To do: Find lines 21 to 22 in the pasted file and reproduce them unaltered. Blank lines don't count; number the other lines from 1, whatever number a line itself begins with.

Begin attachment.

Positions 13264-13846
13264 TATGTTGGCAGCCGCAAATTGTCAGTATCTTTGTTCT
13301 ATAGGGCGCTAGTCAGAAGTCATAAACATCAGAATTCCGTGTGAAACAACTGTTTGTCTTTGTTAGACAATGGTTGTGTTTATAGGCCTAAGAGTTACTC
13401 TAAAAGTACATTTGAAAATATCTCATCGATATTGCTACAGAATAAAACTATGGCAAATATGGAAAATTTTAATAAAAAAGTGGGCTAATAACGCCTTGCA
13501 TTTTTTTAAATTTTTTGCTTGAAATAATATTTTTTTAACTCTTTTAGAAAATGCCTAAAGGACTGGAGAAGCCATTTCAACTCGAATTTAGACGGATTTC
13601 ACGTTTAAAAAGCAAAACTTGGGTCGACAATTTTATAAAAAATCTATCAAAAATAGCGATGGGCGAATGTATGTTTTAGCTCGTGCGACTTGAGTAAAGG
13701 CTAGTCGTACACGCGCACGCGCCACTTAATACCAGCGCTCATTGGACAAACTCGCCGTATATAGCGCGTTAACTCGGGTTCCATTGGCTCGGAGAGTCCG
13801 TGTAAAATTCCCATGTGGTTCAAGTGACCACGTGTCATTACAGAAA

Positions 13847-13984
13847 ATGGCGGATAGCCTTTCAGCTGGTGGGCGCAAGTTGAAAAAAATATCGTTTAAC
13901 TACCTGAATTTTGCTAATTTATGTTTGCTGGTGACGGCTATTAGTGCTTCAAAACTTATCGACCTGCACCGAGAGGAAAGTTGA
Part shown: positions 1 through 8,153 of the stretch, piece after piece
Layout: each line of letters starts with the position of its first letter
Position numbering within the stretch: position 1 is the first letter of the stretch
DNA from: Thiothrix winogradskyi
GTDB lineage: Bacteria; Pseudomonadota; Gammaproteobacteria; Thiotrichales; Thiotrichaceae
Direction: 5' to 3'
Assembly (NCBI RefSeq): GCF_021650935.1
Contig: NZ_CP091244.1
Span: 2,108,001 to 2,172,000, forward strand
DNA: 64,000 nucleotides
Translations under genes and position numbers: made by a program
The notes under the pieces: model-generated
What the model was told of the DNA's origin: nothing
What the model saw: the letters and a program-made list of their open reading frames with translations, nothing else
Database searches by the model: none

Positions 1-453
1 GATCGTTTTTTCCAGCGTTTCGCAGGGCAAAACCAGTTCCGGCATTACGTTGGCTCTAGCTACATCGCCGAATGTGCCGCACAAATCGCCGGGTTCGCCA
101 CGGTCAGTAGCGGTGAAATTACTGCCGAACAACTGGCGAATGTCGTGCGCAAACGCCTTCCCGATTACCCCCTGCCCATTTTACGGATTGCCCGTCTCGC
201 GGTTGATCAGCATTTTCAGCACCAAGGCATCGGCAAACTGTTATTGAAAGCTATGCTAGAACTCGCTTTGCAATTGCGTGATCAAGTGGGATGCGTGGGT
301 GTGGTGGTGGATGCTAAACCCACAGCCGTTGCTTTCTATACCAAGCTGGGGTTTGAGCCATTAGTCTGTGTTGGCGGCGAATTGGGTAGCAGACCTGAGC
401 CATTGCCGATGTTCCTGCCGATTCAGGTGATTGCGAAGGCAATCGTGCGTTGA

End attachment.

DNA: 64,000 nucleotides
Translations under genes and position numbers: made by a program